LOS ANGELES – Seven mid-career professionals from the Armenian government have been USC POLICY FELLOWS. The USC Institute of Armenian Studies program partners with the City of Los Angeles and the office of Councilmember Paul Krekorian to place young Armenian civil servants within City of Los Angeles departments for a three-month work experience that will benefit them and Armenia’s institutional development. In its fourth cycle of the POLICY FELLOWS PROGRAM, the USC Institute of Armenian Studies hosted Ani Rubenyan in Los Angeles from Armenia’s Ministry of Health Department of Finance.
Rubenyan is working towards a doctorate degree on Implementation of Mandatory Health Insurance in Armenia and came to Los Angeles in February of 2020, just before the mass spread of the coronavirus in California. From her arrival and into the lockdown, she worked full time with the City Administrative Officer of Los Angeles as a policy analyst.
Her official duties involved overseeing the public’s discussions in member meetings, researching and analyzing budgets and assessing various aspects of the healthcare system. In light of the pandemic, Rubenyan was assigned to a more urgent task – researching and reporting on the potential impacts of COVID-19 on city revenue flows.
“During my first week, I was placed in the office of Councilmember Paul Krekorian where I observed the basics of public governance as well as the budget processes in the City of Los Angeles. During my stay, even as we worked from home, I was with the City Administrative Officer, where I was involved in several projects as a policy analyst. Although we faced serious challenges with the outbreak of COVID-19, I appreciated seeing how devotedly people work and contribute to the maintenance of social stability,” noted Rubenyan.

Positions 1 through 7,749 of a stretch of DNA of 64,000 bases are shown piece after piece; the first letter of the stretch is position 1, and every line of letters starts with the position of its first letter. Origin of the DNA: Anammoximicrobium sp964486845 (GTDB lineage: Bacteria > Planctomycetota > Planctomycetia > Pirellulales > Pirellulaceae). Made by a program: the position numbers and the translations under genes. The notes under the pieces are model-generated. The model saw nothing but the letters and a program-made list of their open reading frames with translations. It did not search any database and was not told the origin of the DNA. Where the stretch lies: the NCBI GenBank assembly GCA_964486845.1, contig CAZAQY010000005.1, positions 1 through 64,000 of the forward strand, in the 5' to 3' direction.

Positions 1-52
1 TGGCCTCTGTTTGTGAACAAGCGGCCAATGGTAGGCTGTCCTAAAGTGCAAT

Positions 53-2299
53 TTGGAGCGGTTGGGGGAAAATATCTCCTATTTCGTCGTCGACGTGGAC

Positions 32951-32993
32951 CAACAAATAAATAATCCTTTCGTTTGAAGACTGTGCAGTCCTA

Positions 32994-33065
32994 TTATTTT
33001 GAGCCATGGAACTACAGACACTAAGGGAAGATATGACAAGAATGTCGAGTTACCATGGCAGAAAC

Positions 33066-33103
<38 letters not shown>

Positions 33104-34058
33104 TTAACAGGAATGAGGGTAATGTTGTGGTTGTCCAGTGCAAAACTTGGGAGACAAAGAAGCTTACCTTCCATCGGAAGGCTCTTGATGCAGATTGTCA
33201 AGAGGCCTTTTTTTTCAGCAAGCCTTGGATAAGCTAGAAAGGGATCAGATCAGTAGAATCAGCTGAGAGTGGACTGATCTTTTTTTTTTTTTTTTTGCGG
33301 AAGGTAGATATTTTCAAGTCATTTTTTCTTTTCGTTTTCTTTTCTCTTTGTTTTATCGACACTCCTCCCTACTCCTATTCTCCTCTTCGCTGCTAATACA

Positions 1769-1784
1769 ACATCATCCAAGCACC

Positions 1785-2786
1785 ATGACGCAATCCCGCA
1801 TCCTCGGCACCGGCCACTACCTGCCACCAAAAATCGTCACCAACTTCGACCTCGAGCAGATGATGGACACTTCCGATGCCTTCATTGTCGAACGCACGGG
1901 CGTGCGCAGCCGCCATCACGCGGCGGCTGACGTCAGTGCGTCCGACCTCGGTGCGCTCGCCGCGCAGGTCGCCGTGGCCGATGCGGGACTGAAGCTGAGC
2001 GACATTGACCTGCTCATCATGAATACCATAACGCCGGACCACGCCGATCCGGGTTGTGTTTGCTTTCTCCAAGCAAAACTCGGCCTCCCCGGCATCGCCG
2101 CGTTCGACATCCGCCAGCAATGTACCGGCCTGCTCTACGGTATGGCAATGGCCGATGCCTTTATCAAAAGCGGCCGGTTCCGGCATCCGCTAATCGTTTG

Ms. Rubenyan was the seventh POLICY FELLOW. The other six have worked in a variety of Los Angeles City programs, including Office of Emergency Preparedness, Department of Water and Power, Department of Sanitation, Department of Convention and Tourism Development, Bureau of Engineering, and Department of Transportation.
“The value of this program is self-evident. Los Angeles City is larger than the Republic of Armenia. Yet, governance faces similar challenges everywhere. Just as an example: One Fellow who came from the office of Prime Minister Nikol Pashinyan was placed in LA’s Office of Emergency Preparedness. COVID appeared just a few weeks after she returned to Armenia. The immediate take-aways there are obvious. Another Fellow worked within the Los Angeles Department of Water and Power. He is still with Armenia’s Water Committee and maintains his ties with his colleagues in LA who continue to be thought partners on ways of improving Armenia’s water distribution and accountability structures,” explained Salpi Ghazarian, director of USC Institute of Armenian Studies. “It goes without saying that we’re grateful to our donors, the JHM Foundation in particular, for supporting this unique and valuable program.”